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Methylation

Methylation is one of the hottest topics in alternative medicine circles. If you decide to delve into this topic, you'll quickly find yourself in a sea of complexity. Despite the intricacies, it is worth knowing something about this process, as methylation influences countless metabolic pathways in the body.
Methylation occurs in the body approximately a billion times a second. Without methylation, life quite simply would not exist. Methylation occurs when once molecule (say, a particular form of B-12 or folate) passes its methyl group to another molecule in order to exert some sort of biochemical effect. These "effects" are ubiquitous, ranging from production of creatine for muscle function and phosphatidylcholine for cell membrane stability to regulation of cellular detoxification and metabolism of neurotransmitters. Other effects include the manufacture of and breakdown of hormones and histamine and the regulation of gene expression. In short, our vitality, susceptibility to allergies, cancer and inflammation, our thyroid function, our nervous and endocrine systems, our digestive function, our ability to concentrate and remember and our mood are only a few examples of factors controlled by methylation.

Methylation is required to produce glutathione, which is one of the major molecules involved in detoxification; inefficient methylation can lead to a higher susceptibility to heavy metal toxicity and illnesses from pesticides and other environmental pollutants. Poor glutathione function may contribute to mold toxicity and lead to oxidation (rancidification) of our cellular membranes. Sounds awful? Chronic illness is skyrocketing today. Methylation defects are a likely cause.

Methylation also influences histamine breakdown in the gut. A lot of people recently have become more aware of histamine intolerance and mast cell overactivation. Most people do not realize that allergies, high levels of histamine and inflammation at their core are regulated by methylation.
Gene expression is regulated by methylation. That is, methylation controls the turning on and turning off of genes. When a methyl group binds to a gene it changes the way that gene expresses itself. This is known as DNA methylation, and it’s one of the mechanisms that cells use to control gene expression. Is cancer in your family history? Methylation issues are intimately involved.
It would be wonderful if everyone possessed stellar methylation activity, but this is not the case. The single biggest deleterious effect upon our ability to methylate is the environment. Heavy metals, medications, plastic byproducts, cleaning agents, preservatives, chemicals in our homes and oh-so-much more...all profoundly affect our ability to methylate properly. In fact, the proteins involved in methylation seems to be particularly susceptible to the effect of these toxins. As we age, we continue to accumulate toxins; hence the older we get the less we are able to effectively methylate. Of course even at birth all humans do not possess an equal ability to methylate and detoxify; methylation and detoxification are controlled by genes and some of us are born with genes that are more efficient than others are regulating these two processes. In an imaginary setting where we all accumulate an equal load of toxins, those with genes that are less efficient at detoxifying and methylating will develop symptoms at an earlier age.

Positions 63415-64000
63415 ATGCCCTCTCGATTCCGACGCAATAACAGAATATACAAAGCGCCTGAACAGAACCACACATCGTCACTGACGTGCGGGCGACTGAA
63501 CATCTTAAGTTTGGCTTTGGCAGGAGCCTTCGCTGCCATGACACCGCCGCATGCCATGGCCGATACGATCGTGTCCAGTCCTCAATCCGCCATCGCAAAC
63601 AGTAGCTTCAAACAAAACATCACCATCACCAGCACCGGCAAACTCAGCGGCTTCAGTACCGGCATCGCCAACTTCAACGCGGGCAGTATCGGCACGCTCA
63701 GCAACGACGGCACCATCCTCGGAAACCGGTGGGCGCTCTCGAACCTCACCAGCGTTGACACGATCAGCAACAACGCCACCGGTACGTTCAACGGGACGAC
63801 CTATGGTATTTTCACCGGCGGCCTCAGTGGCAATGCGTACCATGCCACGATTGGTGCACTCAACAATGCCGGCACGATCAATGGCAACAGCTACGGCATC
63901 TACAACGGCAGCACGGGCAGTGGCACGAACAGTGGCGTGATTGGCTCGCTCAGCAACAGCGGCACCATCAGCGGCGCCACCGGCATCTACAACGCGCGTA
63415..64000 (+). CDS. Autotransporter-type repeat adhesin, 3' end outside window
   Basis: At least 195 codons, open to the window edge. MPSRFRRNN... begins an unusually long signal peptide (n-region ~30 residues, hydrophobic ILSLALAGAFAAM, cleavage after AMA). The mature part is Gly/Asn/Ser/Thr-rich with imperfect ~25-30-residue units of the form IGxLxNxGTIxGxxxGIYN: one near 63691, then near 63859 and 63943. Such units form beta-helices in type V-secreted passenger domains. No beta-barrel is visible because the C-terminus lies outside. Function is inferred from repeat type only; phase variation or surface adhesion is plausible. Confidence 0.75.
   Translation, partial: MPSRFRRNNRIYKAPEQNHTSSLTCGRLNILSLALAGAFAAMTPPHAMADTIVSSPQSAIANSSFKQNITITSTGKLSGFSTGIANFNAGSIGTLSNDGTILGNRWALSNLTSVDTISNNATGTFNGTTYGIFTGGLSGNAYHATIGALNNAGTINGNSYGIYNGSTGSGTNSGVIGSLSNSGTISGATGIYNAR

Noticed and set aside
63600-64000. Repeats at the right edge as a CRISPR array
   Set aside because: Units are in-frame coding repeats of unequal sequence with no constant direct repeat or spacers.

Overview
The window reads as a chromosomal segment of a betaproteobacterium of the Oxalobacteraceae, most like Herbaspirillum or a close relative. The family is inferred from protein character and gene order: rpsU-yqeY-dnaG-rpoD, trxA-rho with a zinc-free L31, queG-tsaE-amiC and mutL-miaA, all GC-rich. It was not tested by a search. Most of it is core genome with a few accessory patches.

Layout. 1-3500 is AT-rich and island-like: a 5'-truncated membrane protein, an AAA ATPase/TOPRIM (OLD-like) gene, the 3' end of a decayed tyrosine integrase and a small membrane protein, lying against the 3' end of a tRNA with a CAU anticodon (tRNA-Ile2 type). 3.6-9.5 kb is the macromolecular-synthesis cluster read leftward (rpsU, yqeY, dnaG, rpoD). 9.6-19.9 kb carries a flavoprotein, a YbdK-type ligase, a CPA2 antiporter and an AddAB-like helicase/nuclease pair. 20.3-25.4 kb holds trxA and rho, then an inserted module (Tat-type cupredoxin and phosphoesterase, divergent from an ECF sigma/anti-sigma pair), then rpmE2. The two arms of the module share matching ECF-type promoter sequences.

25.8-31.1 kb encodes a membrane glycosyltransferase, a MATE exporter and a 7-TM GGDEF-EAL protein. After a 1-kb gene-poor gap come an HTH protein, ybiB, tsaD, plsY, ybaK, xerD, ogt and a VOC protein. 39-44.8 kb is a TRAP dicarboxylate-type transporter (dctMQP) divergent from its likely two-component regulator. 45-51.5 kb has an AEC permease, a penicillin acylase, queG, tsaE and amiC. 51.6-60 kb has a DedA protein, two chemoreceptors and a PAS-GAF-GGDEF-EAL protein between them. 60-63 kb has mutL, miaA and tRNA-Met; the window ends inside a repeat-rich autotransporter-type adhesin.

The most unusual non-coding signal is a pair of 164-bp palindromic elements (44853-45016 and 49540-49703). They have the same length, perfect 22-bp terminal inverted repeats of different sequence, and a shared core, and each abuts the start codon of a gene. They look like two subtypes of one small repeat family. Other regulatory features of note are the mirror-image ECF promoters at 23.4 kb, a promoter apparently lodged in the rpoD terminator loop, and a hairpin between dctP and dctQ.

How can you assess your methylation status? Performing a genetic panel can help. These panels are relatively inexpensive (they start at about $200) but can provide enormous insight into the genetic apparatus that regulates both methylation and detoxification. The information allows an informed practitioner to make decisions about how to best approach the complex health issues that physicians must address today from an very individualized perspective. For example, these tests may unveil why you have a genetic predisposition towards allergies, digestive disorders, anxiety, chronic illness or even conditions such as endometriosis. They offer the trained practitioner a roadmap to untie these very convoluted knots.
Dr. Daniel Smith practices at Bear Creek Naturopathic Clinic. His office is on 2612 Barnett Ave. He specializes in naturopathic oncology, but still maintains a strong family practice, treating all manner of conditions. He can be reached at 541-770-5563 or at drdanielnd@gmail.com. If you would like to schedule an appointment, please ask specifically for Dr. Dan.